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lambs that he carries in the arms of his mer« cy—with whom he delights to dwell, and to whom he graciously saith in his word, 'son, daughter, be of good cheer, thy sins #re forgiven.'

This is the voice that sooths the pangs of grief,
That yields the burden'd conscience sweet relief:
O could my friend the matchless bliss explore,
Her trembling heart would disbelieve no more:
Her doubting breast would then with rapture move,
And mourn the tenders of neglected love.

Look, therefore, to this almighty Saviour— this friend of sinners—thou prisoner of hope. He is not only our advocate with the Father, "flrainst whom we have sinned, but the propitiation for our sins. 'God was in Christ reconciling the world unto himself, not imputing their trespasses unto them—for he hath made him to be sin for us, who knew no sin, that we might be made the righteousness of God in him—'Be it known unto you, therefore, that through this man is preached unto you the forgiveness of sins: and by him all that believe are justified from all things, from which they could not be justified by the law of Moses.' Neither the number nor the magnitude of your sins forbids your approach. Were none but the comparatively worthy encouraged to come, vain man might think he had whereof to boast. But in the affair of salvation, the Lord hath purposed to stain the pride of human glory, and to bring into contempt those things that are generally considered as establishing a kind of title to his favour and forgiveness. For were any other plea than sovereign grace through the blood of Christ admitted in the court of heaven, the self righteous moralist might glory in his doings; the wise man in his wisdom; and the mighty in his strength. But as nothing done by man can in the least conduce to his justification before God, we must conclude with the apostle, and rejoice in the conclusion, 'that salvation is of grace—not by works, lest any man should boast.' The inspired writer felt for the honour of his divine Master, as well as for the souls of men: and while he laboured to preserve the gospel in its purity, he showed the arrogant their danger, and exalted the riches of grace by opening a door of hope for the chief of sinners.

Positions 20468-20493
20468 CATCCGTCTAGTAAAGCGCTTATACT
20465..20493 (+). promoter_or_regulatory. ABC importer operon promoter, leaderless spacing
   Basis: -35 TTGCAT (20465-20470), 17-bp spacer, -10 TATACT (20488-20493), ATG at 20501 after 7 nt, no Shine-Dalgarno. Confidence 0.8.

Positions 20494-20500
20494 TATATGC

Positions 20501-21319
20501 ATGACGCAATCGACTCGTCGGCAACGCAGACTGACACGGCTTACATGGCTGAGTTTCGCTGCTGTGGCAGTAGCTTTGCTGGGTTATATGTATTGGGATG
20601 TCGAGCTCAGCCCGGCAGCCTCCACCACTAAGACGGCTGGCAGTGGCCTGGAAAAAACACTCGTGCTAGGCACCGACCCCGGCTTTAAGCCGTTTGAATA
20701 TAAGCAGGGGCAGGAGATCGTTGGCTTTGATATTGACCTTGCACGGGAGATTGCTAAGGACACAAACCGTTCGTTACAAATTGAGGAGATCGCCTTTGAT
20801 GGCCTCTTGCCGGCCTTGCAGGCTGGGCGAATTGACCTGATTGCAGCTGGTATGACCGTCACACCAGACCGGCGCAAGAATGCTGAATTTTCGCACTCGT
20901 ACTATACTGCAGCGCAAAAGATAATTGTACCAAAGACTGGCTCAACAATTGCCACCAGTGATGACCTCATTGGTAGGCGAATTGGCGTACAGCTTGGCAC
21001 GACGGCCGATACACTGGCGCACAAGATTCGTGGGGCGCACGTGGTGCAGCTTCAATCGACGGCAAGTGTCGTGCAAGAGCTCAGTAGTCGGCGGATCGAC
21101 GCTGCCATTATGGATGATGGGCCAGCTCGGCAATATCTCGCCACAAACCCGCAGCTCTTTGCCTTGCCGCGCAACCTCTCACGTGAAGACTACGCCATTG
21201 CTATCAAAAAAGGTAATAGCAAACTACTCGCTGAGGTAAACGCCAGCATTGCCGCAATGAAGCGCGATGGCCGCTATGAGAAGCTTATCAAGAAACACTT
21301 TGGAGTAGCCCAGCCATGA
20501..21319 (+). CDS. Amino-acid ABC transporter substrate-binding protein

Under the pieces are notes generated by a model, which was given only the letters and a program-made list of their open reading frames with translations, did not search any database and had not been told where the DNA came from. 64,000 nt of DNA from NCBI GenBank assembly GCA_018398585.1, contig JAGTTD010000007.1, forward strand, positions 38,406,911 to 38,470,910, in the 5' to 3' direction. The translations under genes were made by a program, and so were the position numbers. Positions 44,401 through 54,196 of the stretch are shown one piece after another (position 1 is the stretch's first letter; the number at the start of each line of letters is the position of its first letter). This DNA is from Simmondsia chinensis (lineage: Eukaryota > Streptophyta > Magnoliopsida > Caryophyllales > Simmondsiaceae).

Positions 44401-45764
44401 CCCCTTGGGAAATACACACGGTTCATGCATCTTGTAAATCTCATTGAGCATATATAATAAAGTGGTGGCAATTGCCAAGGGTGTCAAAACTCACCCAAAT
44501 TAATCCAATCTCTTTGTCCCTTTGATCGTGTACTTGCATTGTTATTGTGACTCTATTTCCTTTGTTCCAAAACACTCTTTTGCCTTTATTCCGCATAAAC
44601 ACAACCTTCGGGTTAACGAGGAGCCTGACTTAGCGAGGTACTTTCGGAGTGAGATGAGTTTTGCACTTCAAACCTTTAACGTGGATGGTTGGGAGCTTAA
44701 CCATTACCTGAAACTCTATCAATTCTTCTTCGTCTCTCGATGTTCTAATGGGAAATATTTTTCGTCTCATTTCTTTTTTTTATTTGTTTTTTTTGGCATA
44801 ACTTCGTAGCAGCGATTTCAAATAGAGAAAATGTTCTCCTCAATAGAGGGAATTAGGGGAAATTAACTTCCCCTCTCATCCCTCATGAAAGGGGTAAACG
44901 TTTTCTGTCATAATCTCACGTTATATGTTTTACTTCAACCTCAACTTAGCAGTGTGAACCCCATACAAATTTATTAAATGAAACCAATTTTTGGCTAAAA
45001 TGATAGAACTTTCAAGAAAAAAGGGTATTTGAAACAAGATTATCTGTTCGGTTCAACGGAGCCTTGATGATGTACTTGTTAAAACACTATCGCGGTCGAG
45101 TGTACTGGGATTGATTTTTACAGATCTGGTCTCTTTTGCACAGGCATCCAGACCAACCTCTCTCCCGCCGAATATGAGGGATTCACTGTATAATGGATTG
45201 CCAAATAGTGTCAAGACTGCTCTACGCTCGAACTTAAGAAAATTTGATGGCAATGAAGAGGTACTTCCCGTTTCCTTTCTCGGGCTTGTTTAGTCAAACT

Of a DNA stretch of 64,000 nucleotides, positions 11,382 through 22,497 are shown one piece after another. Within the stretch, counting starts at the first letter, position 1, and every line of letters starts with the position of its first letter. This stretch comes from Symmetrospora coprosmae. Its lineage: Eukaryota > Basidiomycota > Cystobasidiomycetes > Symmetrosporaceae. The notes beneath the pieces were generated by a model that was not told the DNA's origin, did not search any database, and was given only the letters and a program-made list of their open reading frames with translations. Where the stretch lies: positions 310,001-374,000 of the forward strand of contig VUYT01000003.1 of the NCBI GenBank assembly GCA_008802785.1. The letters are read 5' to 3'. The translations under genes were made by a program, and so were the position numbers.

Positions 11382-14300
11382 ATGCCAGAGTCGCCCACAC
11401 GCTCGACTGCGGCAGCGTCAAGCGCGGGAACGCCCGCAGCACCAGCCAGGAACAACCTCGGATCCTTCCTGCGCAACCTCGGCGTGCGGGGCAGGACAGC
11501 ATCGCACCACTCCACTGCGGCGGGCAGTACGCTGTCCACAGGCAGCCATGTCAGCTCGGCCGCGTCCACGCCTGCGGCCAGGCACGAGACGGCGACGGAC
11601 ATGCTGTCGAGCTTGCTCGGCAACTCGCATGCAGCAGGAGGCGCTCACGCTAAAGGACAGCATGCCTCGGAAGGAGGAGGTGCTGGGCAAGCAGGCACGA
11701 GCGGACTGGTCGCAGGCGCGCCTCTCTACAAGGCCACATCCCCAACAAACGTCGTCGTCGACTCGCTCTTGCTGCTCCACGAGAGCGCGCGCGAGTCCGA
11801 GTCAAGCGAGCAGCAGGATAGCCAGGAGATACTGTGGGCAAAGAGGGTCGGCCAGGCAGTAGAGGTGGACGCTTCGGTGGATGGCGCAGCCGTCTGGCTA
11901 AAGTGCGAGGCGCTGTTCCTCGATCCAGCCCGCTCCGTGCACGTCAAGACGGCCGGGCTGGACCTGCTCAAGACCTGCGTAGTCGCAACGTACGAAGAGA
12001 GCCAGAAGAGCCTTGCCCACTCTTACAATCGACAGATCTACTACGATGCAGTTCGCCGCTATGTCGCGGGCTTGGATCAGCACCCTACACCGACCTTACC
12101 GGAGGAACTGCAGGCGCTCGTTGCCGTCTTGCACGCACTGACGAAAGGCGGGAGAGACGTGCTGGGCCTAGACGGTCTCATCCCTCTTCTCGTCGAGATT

When the Lord Jesus Christ, as the surety of the church, had finished the work which the Father gave him to do; he ascended up on high as a triumphant conqueror. 'He led captivity captive: he spoiled principalities and powers, and made a show of them openly, triumphing over them on the cross:' and when he entered the mansions of blessedness as a publick person—as our forerunner—it was proclaimed throughout the heavenly regions—' lift up your heads, O ye gates; and be ye lift up, ye everlasting doors; and the King of glory shall come in. Who is this King of glory? The Lord, strong and mighty: the Lord, mighty in battle.'

Such was the reception with which the despised Galilean met in the realms of glory! This was a part of the joy that was set before him, for which he endured the cross, despising the shame, and is now set down on the right hand of the Majesty on high. For this exaltation he ardently prayed during his abasement on earth. 'These words spake Jesus, and lifted up his eyes to heaven, and said,

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Father, the hour is come: glorify thy Son, that thy Son also may glorify thee—I have glorified thee on earth: I have finished the work which thou gavest me to do. And now, O Father, glorify thou me with thine own self with the glory which I had with thee before the world was.' He prayed to him that was able to save him from death, and was heard in that he feared. 'Wherefore God hath highly exalted him, and given him a name which is above every name: that at the name of Jesus every knee should bow, of things in heaven, and things on earth, and things under the earth; and that every tongue should confess that Jesus Christ is Lord, to the glory of God the Father.'

This Jesus, remember, is possessed of sovereign dominion. All power in heaven and in earth is given unto him. He is exalted to be a Prince and a Saviour, to give repentance to Israel an;' forgiveness of sins. He has commanded, 'that repentance and remission of sins should be preached in his name among all nations;' and to this command annexed, for the encouragement of his faithful ministers, a promise that he will be with them alway, even unto the end of the world. Now, to this almighty Saviour, this Prince of peace, who sits as a priest upon his throne, you are encouraged to come. In his name you may confidently trust; for, 'by him, all that believe are justified from all things, from which they could not be justified by the law of Moses.' If, then, all power in heaven and in earth be in his hands, and to be used as he pleases—if his blood, as the Redeemer of mankind, cleanse from all sin, and his righteousness, as a substitute, justify the ungodly—if he be the resurrection, and the life, and it be true, that whosoever liveth and believeth in him shall never die—if he have invited sinners to come to him for complete salvation, and have said without limitation and without exception, 'him that cometh, I will in no wise cast out'—what should hinder your approach? It is still, and ever will be the language of his heart, while there is a redeemed sinner upon earth—' Father, I will that they also, whom

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